The treadle loom and its necessary implements were introduced to Guatemala during the colonial period when artisans specializing in cloth production arrived from Spain to satisfy the needs of the criollos (creoles), descendants of Spanish settlers. Indigenous men produced wool cloth that they then adopted for certain garments, as well as cotton cloth for women’s skirts. Today, the use of the treadle loom has increased considerably, and many textile centers use it to produce large amounts of commercial cloth.

Embroidery Embroidery has been ever-present in Mayan indigenous clothing on both male and female garments. Different embroidery techniques have been used to create complex designs in huipiles or blouses, and to join panels for skirts, su’ts or multi-purpose cloths. LEFT AND ABOVE: Two exquisite examples of hand embroidery. The embroidery on the left called “randa,” is used to join panels of cloth together. The photo above shows detail of the collar of the huipil from Sumpango, Sacatepéquez.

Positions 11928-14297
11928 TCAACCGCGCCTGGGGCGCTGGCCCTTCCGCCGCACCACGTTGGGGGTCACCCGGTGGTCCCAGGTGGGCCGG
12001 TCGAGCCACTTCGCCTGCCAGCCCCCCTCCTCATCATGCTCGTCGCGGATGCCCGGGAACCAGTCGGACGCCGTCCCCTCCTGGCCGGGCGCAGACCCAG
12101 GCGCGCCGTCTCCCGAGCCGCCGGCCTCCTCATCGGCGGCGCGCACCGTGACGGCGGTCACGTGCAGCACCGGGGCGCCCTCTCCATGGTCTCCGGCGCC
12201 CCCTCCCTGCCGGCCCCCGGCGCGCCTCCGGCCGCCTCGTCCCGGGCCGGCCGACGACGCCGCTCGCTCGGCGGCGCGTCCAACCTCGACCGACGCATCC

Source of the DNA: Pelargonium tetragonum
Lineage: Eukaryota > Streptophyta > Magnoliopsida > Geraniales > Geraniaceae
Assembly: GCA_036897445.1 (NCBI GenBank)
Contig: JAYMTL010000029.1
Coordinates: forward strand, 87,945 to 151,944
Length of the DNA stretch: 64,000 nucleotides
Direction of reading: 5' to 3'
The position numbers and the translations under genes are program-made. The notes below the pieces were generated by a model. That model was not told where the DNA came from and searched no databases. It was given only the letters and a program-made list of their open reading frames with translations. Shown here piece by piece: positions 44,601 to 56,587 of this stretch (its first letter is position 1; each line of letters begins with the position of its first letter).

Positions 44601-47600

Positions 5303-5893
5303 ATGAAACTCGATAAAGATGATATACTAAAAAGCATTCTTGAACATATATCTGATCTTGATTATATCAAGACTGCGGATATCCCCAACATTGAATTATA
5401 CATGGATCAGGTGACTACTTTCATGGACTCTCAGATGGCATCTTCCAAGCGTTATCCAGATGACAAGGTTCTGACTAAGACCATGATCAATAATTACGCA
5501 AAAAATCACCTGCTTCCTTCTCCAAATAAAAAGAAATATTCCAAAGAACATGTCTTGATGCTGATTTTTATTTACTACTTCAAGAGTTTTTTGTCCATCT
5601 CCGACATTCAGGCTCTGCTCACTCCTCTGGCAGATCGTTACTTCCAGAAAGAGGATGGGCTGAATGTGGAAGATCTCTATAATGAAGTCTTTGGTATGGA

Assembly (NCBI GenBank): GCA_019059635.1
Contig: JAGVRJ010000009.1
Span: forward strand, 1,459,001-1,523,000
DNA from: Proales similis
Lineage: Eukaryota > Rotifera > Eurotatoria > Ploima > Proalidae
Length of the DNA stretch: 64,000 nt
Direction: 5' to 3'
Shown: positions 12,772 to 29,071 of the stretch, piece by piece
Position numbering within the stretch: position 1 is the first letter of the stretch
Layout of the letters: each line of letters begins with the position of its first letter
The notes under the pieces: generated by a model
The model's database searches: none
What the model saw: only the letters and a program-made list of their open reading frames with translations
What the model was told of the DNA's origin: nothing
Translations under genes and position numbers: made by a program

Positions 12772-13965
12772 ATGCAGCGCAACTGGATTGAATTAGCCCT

Two shining examples of machine embroidery from Quetzaltenango. The embroidery on the right has a simpler look, while the other is more sophisticated, but both are precious.

Mayan Textile Tradition of Guatemala

Sewing machines were introduced in Guatemala at the beginning of the twentieth century. Men learned how to operate them first, and the machines were mainly used to make men’s clothing. Years later, machine embroidery became widespread and replaced many traditional techniques, like brocade. At the market nowadays, one finds an array of masterfully embroidered pieces on commercial fabrics that are replacing those woven on backstrap looms, allowing women many more options for replacing traditional garments.


!Caliente Quilts!  
!Caliente Quilts!